Scheier was born in the Bronx in 1910 to German immigrant parents. He didn't finish high school, Strickler said, and later mused privately about how he'd become a university professor without a diploma of his own. In the introduction to a recent documentary about Scheier and his wife called Four Hands One Heart, Scheier describes their life as "a whole succession of pure lucky breaks."

Scheier was introduced to art as a young man through a few low-level apprenticeships with New York artists, Strickler said. In 1935, he attended the New York School of Industrial Arts and a few years later, landed a job with the Federal Art Project of the New Deal's Works Progress Administration.

It was through that job that he met Mary in 1937. He was a coordinator who made the rounds to federally funded southern art galleries. She was the director of such a gallery in Big Stone Gap, Va.

They were married within a year and hit the road for a brief stint as puppeteers, sometimes bartering entertainment for food. By 1938, they had taken more steady jobs managing an industrial kiln for the Tennessee Valley Authority project. The Scheiers were allowed to use the kiln during their time off, and in 1939, left their jobs to set up their own pottery shop in an old log cabin in Glade Spring, Va.

Entirely self-taught, they made what Strickler described as functional pieces. They won praise almost immediately. In 1940, they won second prize in a national ceramics exhibition in New York.

About the same time, they met David Campbell, an early leader of the League of New Hampshire Craftsmen. He encouraged the couple to move to New Hampshire and found Scheier a teaching post at UNH, where the arts department was on the brink of a transformation. From 1940 to 1960, Scheier taught and his wife served as an artist-in-residence, sometimes creating up to 200 pieces a day.

Vicki Wright, director of The Art Gallery at UNH, said the Scheiers helped put UNH's arts department on the map. As pioneers in the studio pottery movement, "they brought international attention to New Hampshire because they were here, living and working," Wright said.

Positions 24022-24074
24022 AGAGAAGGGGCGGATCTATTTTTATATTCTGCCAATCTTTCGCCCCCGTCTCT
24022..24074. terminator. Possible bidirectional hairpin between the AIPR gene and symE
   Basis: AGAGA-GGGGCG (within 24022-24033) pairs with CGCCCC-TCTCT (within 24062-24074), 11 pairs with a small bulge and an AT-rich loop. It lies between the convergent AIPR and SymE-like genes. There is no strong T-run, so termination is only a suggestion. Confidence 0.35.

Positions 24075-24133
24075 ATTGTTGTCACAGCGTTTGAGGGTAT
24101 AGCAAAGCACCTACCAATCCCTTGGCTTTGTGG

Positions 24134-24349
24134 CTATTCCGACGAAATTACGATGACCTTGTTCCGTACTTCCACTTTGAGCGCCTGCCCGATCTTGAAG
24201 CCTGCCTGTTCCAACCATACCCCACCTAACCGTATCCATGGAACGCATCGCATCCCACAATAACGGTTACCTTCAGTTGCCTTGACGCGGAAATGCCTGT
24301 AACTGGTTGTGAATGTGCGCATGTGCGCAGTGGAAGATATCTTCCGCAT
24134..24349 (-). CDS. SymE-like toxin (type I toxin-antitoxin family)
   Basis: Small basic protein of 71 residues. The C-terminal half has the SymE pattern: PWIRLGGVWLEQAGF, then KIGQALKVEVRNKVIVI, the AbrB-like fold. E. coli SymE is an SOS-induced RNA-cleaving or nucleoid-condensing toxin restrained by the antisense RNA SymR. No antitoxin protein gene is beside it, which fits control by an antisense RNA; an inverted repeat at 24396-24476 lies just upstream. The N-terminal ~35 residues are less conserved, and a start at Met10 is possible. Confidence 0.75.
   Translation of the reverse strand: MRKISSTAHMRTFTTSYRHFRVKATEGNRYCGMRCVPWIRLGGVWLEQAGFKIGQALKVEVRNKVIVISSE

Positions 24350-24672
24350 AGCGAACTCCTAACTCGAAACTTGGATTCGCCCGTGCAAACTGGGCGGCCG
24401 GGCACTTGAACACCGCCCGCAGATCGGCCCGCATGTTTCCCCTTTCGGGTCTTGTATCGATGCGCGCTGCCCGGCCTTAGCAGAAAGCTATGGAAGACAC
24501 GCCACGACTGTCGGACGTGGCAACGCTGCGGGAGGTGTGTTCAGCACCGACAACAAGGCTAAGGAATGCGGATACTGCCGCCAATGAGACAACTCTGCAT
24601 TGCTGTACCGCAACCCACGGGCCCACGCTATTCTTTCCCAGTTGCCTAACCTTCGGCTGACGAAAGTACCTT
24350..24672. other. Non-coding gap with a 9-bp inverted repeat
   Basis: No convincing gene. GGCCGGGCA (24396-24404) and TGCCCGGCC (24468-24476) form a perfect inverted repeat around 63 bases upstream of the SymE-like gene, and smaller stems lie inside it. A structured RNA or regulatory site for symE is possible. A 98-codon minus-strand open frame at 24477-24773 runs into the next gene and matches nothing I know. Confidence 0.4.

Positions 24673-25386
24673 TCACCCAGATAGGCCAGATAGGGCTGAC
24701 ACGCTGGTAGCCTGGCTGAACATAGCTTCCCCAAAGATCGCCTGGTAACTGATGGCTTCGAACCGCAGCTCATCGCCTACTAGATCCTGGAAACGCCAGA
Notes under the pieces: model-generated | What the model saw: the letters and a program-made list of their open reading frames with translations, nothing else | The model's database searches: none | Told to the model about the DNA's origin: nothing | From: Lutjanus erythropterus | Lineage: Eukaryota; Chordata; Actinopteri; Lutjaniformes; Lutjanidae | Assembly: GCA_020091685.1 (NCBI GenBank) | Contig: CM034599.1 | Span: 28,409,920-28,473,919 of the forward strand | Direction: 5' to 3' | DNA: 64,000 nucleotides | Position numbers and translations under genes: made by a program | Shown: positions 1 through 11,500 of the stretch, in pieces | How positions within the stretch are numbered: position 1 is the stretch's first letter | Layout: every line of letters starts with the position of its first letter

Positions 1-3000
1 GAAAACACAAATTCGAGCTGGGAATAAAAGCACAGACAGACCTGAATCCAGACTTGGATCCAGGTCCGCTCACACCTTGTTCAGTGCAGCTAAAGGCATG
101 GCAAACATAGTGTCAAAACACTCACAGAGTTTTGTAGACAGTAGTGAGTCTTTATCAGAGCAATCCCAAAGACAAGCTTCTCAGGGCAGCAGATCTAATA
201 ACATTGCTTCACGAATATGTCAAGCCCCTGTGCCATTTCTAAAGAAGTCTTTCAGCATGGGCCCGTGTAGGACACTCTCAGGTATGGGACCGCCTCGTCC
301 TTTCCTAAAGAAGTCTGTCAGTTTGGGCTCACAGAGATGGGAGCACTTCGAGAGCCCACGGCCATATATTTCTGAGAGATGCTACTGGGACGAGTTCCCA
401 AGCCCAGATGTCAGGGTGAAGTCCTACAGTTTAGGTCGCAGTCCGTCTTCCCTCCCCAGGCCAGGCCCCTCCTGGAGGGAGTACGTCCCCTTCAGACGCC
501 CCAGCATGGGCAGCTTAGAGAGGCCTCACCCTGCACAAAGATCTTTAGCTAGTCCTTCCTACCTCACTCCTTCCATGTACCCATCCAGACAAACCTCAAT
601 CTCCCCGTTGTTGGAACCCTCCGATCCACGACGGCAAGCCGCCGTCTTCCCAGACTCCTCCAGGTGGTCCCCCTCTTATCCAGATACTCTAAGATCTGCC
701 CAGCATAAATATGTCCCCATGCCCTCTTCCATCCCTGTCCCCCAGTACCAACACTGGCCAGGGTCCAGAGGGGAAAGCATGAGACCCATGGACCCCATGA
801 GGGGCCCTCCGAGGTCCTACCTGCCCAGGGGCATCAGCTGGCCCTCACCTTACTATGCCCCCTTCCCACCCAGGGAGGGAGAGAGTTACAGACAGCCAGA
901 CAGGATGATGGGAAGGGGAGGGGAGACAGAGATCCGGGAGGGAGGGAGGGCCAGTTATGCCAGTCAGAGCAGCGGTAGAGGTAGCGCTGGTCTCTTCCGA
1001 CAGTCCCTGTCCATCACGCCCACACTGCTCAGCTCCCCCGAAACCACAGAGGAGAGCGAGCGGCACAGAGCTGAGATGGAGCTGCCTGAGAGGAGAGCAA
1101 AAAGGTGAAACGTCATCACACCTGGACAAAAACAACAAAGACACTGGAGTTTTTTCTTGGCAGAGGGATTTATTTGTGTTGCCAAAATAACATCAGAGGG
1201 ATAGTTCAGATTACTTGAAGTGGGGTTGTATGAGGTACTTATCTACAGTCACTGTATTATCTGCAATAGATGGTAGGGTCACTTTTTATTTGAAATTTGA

They also made an impact on their students. A search of the UNH Archives revealed an anecdote from an anonymous student in one of Scheier's pottery classes. The student recalled that one day, Scheier told them they were going to dig for clay in the pits behind the outdoor swimming pool.

"Mr. Scheier gleefully provided us with an array of funny-looking accessories. At 103 lbs., 5'3", I was the smallest, so he had me wear a pair of yellow slicker trousers with suspenders that would have fit a man of 300 pounds, plus he had me carry a shovel with an eight-foot handle," the student recalled.

He gave the rest of the students similarly silly gear, handed out several five-gallon jars and marched the class through the center of campus, the student said. "When we finally got to the clay pits, he announced that we were not actually going to dig any clay!," the student said. "The pick, shovels and slickers were just to attract attention, for the profile. And the glass jars? 'To catch frogs!' "

In 1968, the Scheiers moved to Oaxaca, Mexico, where Ed Scheier began experimenting with weavings, paintings and carved wood sculptures, Strickler said. Ten years later, they settled in Green Valley, Ariz. and Scheier returned to pottery, making some of his biggest and best-known pieces.

They came back to New Hampshire several times for exhibitions of their works, gallery dedications and arts events. Wright remembers the couple as warm, generous and creative. She also recalled Scheier's dry wit. Strickler, who visited the couple several times in Arizona, said Scheier was known for telling tall tales with a straight face. He'd talk about running into bandits while exploring in Mexico. Once, a child asked the couple where their children were and Scheier said he'd lost them in a pot.

The Scheiers never had children but, as friends point out, they had each other. The couple worked side by side, sometimes on the same project and sometimes not, for their entire careers.

In 1999, Ed Scheier's art took another turn. Concerned about his health, his doctors told him to stop throwing pots. So at 89, Scheier taught himself a new medium: what he called "computer painting." Until about a year ago, he created striking digital images based on the themes of his earlier work.

"He was constantly learning new things, constantly experimenting," Strickler said.

It was only in the last few weeks before his death, she said, that he wasn't thinking about his art

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Last updated: April 30, 2008